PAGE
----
Friday, June 11, 2004
Quote of the Day
'"How many jobs do you have that are really, really creative?" he asks a class of Richmond fourth graders. "Teaching is creative. Engineering is creative. But if you're an accountant or something like that and you get creative you go to jail," he says.'
Ha ha. It's funny, but it's also the reason why the corporation is dying a slow, painful death.
See the problem with the game industry is that even when it thinks out of the box, it still doesn't think about disruption or radical innovation.
Interesting piece about video games, Abu Ghraib, and violence. Interesting - but completely wrong. The evidence suggests that it's our legal system which is the problem, not video games.
Politics of the Day
I think the Reagan coverage is way out of hand.
Competition hits the blogware market. What do we expect to see? MS will co-opt this market (unfortunately) - because the blogware producers haven't really built any isolating mechanisms to protect themselves from competition. A competence in blogware is not exactly difficult to replicate.
Wired's got a nice lil biotech piece.
GMail sends each existing user between 3-6 invitations for his pals; the price of GMail on the secondary market crashes. I predict it will rise by at least 100% from it's current low of $20.
The perks of a being a VIP clubber now include subdermal RFID. Which tells us something pretty important, actually: that when the gains to implantation reach a high enough point, the mass market is likely to herd into line. This is a very strong piece of evidence that subdermal chips will, eventually, be accepted by consumers.
Wednesday, June 09, 2004
And, of course, any value investing day would be incomplete without Michael Mauboussin's Columbia files.
Many nice value investing pieces here.
Value Investing Day
Excellent piece by Buffett.
It's value investing day because I've got to put away some $$, and I like value investing because it's about competitive advantage (as opposed to delta or gamma hedging).
Value Investing Day
Damodaran's value investing lecture. Excellent stuff, complete with Graham's screens.
Tuesday, June 08, 2004
Link of the Week
Munger gives a speech about the shortcomings of economics at UCSB. Essential reading.
Declan says we should abolish the FCC.
And he makes a (bit of a misguided) economic argument.
If you privatize the FCC, you will end up with a series of natural monopolists controlling technologically relevant bits of the spectrum. There will be huge gains to 'society' - but these gains will be appropriated by the monopolist.
Sounds great in theory, consider it in practice via a greatly simplified thought exercise: the first player to monopolize any spectrum frequency and make more $$ than his rivals will be able to buy them out, extending his control over the spectrum...which will give him a greater advantage, enabling him to buy out still more rivals - this competitive dynamic ends with a single total spectrum monopolist, because there are increasing returns to scale in media industries (via advertising, publishing, marketing, etc).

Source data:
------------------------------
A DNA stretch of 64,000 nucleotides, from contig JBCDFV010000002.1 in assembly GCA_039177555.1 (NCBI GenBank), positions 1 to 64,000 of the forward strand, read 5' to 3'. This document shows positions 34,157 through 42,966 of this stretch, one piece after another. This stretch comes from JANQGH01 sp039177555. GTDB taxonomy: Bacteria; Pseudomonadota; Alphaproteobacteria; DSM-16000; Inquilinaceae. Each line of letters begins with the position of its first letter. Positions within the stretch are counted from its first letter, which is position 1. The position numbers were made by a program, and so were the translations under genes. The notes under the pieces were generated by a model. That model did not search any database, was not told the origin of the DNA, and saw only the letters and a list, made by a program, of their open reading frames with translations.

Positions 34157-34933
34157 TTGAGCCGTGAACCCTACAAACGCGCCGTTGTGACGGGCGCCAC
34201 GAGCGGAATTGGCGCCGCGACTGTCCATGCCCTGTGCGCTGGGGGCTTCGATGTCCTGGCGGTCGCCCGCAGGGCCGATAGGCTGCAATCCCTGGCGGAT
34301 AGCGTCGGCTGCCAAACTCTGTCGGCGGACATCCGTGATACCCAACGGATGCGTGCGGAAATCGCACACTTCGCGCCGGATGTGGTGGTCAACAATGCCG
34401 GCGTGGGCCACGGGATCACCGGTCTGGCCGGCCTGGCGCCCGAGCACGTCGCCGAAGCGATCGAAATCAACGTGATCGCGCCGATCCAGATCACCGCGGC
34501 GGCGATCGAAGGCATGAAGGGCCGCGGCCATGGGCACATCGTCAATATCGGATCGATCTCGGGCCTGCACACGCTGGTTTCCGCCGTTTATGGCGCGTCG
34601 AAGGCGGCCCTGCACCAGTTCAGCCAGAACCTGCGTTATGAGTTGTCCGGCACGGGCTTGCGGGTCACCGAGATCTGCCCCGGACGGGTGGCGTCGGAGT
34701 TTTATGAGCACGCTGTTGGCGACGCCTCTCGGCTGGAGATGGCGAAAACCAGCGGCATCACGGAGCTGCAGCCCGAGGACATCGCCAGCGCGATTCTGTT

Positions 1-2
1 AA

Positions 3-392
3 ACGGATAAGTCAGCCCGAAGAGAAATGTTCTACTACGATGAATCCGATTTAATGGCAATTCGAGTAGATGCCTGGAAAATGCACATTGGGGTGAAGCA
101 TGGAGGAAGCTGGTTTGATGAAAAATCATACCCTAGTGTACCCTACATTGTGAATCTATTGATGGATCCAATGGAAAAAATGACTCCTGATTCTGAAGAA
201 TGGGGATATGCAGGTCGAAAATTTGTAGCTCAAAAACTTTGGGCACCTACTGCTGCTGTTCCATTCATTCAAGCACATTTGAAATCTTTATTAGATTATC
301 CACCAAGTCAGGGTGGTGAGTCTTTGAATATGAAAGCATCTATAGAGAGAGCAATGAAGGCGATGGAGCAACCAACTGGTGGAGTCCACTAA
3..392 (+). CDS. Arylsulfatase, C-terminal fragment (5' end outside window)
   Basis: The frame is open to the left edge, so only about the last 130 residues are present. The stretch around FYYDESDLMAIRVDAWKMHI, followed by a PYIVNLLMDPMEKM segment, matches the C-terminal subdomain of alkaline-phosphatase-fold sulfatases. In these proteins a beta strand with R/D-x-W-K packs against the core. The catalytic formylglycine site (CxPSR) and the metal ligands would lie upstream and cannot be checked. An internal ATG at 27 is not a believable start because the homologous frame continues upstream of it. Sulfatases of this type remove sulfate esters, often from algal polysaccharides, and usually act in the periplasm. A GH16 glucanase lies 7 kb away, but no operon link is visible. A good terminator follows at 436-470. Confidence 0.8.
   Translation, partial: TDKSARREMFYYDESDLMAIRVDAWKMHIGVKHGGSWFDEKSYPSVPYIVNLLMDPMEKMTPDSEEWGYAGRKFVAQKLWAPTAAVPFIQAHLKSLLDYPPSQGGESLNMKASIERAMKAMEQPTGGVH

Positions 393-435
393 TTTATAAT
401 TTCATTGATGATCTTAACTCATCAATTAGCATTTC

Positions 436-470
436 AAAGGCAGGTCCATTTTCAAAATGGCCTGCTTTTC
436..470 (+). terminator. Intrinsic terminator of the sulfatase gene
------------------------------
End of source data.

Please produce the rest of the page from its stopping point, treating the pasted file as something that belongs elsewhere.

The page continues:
What you really want is an American Beeb - because the Beeb fights the natural monopolistic economics of (nearly) all one-to-many networks by setting a bar for competition
among different networks. The BBC acts like a magnet, counteracting the force of increasing returns, which is pulling in it's own direction: towards natural monopoly.
That means natural monopolists can't get away with the things they can in the US. To use some examples that highlight differences in the radio market between the US and the UK - Clear Channel's 'ghost' DJ's, embedded 'journalism', 25 hours of ad-time per hour. These are a few of the very tiny effects of the Beeb's competition-enhancing force on the entire media landscape across Europe.
By abolishing the FCC, you'll end with Microsoft Radio - which, I think, is not what you really want.
Corporate of the Day
From the Journal:
"...Yet that strategy helped 25-year-old J. Hamilton Halberg rapidly win multiple promotions, plus a transfer to corporate headquarters. The young man said he joined his company a year ago "as an office grunt passing out faxes to everyone in the office. I did my job well and showed that I took my position seriously by wearing a tie, a crisp collared shirt and dress slacks."
His wardrobe was far from typical. "Cargo pants, an occasional pair of jeans, midriffs and otherwise slovenly dress dominated the workplace," he recollected. Co-workers ribbed him every day for donning a tie.
"Now, a little less than a year and three positions later," Mr. Halberg wrote, "I'm happily working as one of five analysts handpicked by upper management serving on a small, specialized IT team." He added, "I think everyone out there knows that dressing well will not guarantee you success on the job. What it did for me, though, was convince others I was serious about my work, and that made it worth the extra effort."
I found this extremely funny.
The Net 2004-2005
I see 2 big ideas.
1) Extending the net's reach in space and time to the dumb world of inert objects (ie SpotCode, Semacode)